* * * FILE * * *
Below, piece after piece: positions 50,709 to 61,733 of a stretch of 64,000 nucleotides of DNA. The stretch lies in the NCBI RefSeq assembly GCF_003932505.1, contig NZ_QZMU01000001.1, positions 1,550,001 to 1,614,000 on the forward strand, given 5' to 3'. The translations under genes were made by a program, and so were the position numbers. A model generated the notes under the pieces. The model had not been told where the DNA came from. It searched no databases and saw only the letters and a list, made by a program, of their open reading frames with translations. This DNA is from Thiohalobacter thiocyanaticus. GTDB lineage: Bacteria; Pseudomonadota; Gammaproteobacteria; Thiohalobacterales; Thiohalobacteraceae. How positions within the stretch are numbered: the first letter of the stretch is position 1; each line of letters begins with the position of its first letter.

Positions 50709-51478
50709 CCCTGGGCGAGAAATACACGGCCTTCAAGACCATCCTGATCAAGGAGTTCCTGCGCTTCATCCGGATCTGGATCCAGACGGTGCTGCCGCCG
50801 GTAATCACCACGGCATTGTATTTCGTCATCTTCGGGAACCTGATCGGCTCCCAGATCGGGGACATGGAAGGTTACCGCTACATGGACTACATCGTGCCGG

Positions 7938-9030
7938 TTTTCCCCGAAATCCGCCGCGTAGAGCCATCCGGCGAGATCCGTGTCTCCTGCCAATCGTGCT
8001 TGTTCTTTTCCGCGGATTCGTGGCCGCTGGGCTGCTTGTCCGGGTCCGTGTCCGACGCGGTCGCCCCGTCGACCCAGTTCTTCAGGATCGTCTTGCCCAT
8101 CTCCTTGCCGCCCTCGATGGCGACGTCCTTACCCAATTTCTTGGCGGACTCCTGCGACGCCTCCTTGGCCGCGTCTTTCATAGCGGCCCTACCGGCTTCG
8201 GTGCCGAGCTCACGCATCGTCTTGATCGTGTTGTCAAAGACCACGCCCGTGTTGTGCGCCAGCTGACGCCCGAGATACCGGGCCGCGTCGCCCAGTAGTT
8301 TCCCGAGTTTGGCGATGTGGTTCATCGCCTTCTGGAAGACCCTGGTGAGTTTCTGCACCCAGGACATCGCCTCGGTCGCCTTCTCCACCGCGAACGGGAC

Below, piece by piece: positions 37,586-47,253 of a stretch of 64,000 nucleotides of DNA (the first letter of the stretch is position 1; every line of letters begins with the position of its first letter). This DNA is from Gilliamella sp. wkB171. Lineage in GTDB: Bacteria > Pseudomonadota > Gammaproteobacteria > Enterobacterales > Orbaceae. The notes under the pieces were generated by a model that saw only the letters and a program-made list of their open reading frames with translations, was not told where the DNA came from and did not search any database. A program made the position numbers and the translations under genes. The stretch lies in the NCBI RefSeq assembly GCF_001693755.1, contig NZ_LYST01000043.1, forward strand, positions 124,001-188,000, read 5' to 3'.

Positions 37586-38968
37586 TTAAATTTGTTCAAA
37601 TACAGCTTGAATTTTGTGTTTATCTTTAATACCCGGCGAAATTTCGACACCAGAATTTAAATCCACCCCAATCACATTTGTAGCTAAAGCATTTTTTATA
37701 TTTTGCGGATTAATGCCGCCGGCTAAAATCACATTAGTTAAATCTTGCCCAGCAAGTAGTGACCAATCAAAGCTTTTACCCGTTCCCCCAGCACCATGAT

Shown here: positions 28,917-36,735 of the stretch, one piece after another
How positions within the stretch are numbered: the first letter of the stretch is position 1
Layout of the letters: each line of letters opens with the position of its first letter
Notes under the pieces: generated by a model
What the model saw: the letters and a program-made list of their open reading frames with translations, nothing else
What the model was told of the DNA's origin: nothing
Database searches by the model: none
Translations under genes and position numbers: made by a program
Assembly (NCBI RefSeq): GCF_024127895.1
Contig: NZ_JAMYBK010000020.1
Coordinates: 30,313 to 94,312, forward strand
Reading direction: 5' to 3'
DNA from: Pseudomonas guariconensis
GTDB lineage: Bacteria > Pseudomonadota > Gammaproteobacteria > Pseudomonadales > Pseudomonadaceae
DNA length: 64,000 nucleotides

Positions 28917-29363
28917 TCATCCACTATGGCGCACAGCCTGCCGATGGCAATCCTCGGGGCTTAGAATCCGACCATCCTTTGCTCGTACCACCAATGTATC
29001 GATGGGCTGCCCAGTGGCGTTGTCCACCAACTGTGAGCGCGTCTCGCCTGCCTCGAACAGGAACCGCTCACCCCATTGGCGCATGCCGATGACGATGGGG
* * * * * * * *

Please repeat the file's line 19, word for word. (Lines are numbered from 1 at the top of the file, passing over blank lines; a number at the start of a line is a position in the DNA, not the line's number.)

Notes under the pieces: generated by a model